Evil Dead II: Dead by Dawn – 1987

Director Sam Raimi
Screenplay, Sam Raimi, Scott Spiegel
Starring Bruce Campbell, Sara Berry, Dan Hicks, Kassie Wesley, Richard Domeier, Ted Raimi

The Evil Dead series is one of those that gets better with each Raimi-directed film. The first one is bad because they were young, inexperienced and had no real budget. This sequel is as much a parody of that first film as horror in general. Army of Darkness, which is the first one I saw in the theater, is all that and so much more. For now, I want to concentrate on the one that still gets the big press.

Evil Dead II: Dead By Dawn is like a reboot, but with the main star Ash (Campbell) back, and apparently remembering nothing of the original he partook in with disastrous results. In the first 10 minutes, we see Ash and his new girl occupy a cabin in the woods that they don’t own, unleash a torrent of hell through the Book of the Dead, both possessed but Linda (Bixler) dead and buried.

Then daylight hits. His possession is undone by daylight, but he loses the only way out.

Then the sun goes down again.

Half the world away, the daughter (Berry) of the cabin owners meets with a fellow scientist and love interest (Domeier) to talk about her parents’ research. They haven’t heard from them in a week. The cabin has no phone, though, so they head that way.

Needless to say, they all arrive at the camp, with two more annoying characters in tow (Wesley, Hicks). The happennings throughout make increasingly less sense as the film goes on. There are some cool moments, and the splatter is intensely B movie quality. The acting is circa 1950’s drive in style. It’s funny and gross at once. And it doesn’t try to make sense.

The mantra for the film is think up something cool, storyboard it, then try to make sense of it with the script. In one scene, someone swallows a demon’s eyeball while screaming. The next thing you know, someone entirely different is possessed.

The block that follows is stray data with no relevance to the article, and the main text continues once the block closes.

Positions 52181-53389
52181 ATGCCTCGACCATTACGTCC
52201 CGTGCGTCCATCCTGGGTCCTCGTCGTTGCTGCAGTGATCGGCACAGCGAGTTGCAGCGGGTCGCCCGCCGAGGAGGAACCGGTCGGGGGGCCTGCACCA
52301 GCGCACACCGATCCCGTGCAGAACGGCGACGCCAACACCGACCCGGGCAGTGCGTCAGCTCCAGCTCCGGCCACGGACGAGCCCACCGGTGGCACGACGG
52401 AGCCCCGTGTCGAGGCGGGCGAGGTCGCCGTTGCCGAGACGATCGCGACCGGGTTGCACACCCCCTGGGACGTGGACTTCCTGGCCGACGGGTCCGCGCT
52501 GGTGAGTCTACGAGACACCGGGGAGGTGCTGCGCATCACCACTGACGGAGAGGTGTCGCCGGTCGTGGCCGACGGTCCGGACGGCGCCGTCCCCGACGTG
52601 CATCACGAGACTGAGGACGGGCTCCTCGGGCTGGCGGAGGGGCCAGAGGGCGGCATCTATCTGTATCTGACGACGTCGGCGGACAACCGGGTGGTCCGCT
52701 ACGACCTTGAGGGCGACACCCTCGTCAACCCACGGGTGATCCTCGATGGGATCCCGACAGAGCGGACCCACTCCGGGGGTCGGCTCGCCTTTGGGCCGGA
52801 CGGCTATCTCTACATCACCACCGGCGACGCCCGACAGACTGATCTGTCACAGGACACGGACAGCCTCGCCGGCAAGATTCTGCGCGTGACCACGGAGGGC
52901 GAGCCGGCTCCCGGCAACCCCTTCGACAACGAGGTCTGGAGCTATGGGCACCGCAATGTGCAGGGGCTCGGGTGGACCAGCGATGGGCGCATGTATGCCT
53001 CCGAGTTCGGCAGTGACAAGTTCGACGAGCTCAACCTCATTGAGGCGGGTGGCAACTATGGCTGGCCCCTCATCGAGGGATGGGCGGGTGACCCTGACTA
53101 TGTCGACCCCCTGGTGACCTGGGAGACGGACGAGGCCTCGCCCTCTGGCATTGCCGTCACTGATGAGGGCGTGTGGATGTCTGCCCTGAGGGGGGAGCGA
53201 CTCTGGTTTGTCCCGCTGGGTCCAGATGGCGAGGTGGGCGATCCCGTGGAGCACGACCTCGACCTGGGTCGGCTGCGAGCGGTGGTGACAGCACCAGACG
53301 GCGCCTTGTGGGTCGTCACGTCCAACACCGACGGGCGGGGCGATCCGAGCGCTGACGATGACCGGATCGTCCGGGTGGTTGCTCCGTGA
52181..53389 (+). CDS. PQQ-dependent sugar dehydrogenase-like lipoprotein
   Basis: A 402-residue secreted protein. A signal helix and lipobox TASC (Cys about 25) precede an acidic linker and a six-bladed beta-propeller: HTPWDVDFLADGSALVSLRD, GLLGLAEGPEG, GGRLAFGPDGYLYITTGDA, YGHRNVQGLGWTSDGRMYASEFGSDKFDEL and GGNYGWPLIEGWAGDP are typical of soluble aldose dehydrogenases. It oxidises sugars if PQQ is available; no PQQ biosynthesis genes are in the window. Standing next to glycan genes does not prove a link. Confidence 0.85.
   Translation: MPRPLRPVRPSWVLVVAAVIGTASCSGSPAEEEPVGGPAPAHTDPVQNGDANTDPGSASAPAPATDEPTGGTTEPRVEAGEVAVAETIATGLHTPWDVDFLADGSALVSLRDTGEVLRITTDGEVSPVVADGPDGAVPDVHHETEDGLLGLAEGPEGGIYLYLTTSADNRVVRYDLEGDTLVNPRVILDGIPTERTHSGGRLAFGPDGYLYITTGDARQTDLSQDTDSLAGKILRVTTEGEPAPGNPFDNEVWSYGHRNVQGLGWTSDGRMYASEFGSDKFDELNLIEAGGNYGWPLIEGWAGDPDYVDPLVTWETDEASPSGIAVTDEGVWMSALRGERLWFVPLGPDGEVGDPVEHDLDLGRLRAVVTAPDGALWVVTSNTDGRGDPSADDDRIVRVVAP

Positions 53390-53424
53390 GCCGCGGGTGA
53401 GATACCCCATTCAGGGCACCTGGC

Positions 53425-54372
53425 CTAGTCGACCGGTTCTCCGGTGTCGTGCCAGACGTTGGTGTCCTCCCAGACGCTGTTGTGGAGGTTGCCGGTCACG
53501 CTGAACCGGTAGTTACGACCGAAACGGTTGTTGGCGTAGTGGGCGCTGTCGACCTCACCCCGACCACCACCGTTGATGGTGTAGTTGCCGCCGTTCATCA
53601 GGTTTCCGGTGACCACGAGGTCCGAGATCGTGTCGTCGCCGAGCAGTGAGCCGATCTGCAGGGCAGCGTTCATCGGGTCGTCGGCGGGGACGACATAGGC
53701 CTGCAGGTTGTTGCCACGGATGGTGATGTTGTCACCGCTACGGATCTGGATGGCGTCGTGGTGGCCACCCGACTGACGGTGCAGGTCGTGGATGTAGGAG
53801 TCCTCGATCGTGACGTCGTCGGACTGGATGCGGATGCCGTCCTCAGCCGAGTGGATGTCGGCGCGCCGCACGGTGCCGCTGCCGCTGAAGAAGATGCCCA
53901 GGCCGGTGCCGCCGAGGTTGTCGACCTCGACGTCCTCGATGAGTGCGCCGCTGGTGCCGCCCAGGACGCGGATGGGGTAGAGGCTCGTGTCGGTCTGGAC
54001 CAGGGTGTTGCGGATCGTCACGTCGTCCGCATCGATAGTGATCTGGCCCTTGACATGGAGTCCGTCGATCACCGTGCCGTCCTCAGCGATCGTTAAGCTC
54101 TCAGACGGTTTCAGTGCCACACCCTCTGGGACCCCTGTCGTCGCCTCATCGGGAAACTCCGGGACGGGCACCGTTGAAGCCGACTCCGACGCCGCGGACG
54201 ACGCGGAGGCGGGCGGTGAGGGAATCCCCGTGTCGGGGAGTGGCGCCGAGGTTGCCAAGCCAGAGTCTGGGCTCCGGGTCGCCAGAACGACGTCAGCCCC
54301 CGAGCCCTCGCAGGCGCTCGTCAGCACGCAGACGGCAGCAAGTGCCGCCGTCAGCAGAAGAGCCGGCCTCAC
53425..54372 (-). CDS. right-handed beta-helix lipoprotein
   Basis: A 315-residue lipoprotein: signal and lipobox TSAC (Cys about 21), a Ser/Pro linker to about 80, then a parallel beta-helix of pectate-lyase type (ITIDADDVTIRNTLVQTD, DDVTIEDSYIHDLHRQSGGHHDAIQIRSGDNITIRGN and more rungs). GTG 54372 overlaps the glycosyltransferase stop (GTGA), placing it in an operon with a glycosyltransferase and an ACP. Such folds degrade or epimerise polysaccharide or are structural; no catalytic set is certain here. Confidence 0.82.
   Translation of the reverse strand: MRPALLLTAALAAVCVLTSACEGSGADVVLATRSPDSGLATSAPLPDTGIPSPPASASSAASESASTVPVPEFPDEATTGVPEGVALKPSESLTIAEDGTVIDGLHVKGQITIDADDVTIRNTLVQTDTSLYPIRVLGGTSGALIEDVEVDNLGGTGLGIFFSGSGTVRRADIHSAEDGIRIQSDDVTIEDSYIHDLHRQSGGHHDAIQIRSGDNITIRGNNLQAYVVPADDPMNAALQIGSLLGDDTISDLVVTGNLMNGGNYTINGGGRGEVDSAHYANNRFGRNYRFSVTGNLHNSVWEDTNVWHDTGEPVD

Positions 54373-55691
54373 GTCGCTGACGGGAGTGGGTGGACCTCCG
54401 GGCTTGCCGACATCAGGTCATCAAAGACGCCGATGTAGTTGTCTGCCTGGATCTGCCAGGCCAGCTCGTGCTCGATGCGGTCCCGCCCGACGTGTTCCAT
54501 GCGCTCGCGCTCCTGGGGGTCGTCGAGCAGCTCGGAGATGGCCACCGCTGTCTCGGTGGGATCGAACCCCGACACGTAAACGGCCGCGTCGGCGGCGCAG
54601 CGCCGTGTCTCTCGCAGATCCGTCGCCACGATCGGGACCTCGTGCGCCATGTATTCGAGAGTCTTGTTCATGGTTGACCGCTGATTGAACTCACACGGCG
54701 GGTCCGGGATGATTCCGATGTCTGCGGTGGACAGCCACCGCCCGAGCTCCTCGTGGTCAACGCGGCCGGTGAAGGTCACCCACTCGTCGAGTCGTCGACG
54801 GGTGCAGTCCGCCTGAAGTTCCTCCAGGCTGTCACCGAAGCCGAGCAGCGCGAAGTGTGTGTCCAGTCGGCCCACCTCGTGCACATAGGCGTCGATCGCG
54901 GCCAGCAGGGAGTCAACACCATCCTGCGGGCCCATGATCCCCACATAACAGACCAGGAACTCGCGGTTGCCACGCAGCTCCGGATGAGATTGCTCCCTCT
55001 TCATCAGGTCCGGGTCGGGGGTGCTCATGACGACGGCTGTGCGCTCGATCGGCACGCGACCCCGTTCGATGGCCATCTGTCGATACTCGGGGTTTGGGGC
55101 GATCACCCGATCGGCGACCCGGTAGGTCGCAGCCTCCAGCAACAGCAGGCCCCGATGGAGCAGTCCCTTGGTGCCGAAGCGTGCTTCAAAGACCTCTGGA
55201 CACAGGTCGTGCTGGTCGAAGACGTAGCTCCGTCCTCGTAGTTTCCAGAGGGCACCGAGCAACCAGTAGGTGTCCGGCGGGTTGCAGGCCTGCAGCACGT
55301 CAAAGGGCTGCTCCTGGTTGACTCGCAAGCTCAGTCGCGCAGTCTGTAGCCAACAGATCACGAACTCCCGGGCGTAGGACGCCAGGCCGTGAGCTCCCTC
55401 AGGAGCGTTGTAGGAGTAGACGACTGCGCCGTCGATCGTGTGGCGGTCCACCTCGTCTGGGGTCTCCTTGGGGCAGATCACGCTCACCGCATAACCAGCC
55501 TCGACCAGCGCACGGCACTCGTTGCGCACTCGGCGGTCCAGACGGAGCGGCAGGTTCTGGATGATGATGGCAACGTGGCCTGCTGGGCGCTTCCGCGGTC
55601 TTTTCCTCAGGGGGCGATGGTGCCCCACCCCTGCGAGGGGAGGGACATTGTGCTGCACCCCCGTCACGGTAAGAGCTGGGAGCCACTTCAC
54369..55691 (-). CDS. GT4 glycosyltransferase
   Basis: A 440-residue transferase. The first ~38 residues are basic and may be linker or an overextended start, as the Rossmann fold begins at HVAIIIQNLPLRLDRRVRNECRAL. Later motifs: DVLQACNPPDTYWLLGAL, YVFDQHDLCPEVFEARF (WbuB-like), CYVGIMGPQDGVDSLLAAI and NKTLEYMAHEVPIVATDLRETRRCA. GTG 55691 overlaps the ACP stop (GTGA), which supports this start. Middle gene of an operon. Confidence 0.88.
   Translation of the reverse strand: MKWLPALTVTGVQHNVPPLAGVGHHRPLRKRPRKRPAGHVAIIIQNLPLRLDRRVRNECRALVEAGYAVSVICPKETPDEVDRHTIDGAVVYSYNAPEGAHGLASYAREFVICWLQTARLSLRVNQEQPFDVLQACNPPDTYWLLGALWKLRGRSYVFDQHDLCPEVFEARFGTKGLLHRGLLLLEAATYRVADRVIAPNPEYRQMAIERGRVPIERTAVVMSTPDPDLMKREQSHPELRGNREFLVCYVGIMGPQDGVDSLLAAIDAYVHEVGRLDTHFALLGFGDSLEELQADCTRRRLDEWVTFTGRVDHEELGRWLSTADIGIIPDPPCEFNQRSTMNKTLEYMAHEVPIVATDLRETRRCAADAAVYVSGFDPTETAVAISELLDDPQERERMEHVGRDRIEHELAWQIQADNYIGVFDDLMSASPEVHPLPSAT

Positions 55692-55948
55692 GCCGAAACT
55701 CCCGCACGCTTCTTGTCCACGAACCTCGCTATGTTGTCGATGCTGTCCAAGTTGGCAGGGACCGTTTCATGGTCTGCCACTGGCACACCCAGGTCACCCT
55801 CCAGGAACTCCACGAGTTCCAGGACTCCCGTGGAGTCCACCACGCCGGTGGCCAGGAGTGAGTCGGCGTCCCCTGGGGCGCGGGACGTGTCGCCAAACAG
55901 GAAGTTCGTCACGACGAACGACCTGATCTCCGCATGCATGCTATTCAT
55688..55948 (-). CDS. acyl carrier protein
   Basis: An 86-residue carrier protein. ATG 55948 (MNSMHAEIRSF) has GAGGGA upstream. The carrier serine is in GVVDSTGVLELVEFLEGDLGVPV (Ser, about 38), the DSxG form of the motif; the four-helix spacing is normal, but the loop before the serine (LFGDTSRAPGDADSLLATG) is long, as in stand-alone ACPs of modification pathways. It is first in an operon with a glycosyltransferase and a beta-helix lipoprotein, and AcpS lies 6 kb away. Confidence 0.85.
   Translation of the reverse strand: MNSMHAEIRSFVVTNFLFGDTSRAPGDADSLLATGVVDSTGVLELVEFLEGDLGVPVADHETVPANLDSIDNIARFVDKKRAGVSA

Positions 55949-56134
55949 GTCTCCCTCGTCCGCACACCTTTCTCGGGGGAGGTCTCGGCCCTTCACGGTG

Campbell is game for everything going on. He s repeatedly thrown about, Three Stooges style. He inflicts most of the damage on himself through an astounding array of flips, slaps and flops. He’s like a classic old timey wrassler the way he goes about it..

It is best not to try to make sense of what is going on. Is possession a tansient property, or are the effects enduring? Is the house possessed? Where is this other dimension or three they are talking about? Why is the house laughing? Why is he laughing with it?

There is a blending of styles throughout the film. None of it looks seamless, but much of it is daring enough to work alongside the comedic element Campbell adds, despite the fact that the rest of the cast contributes increasingly little.

In the end, this is a good, but not a great watch. It’s interesting mainly as a study of the directing style of Raimi, who went on to make some fantastic films, and with the second part of the Dr. Strange films, hopefully there will be more.

When I watch, I am not as much amazed as amused. Most of the credit this film gets is because everyone enjoys the filmmakers as much as the film itself. For me, it’s more of a pitstop on the road to some place better.

(*** out of *****)

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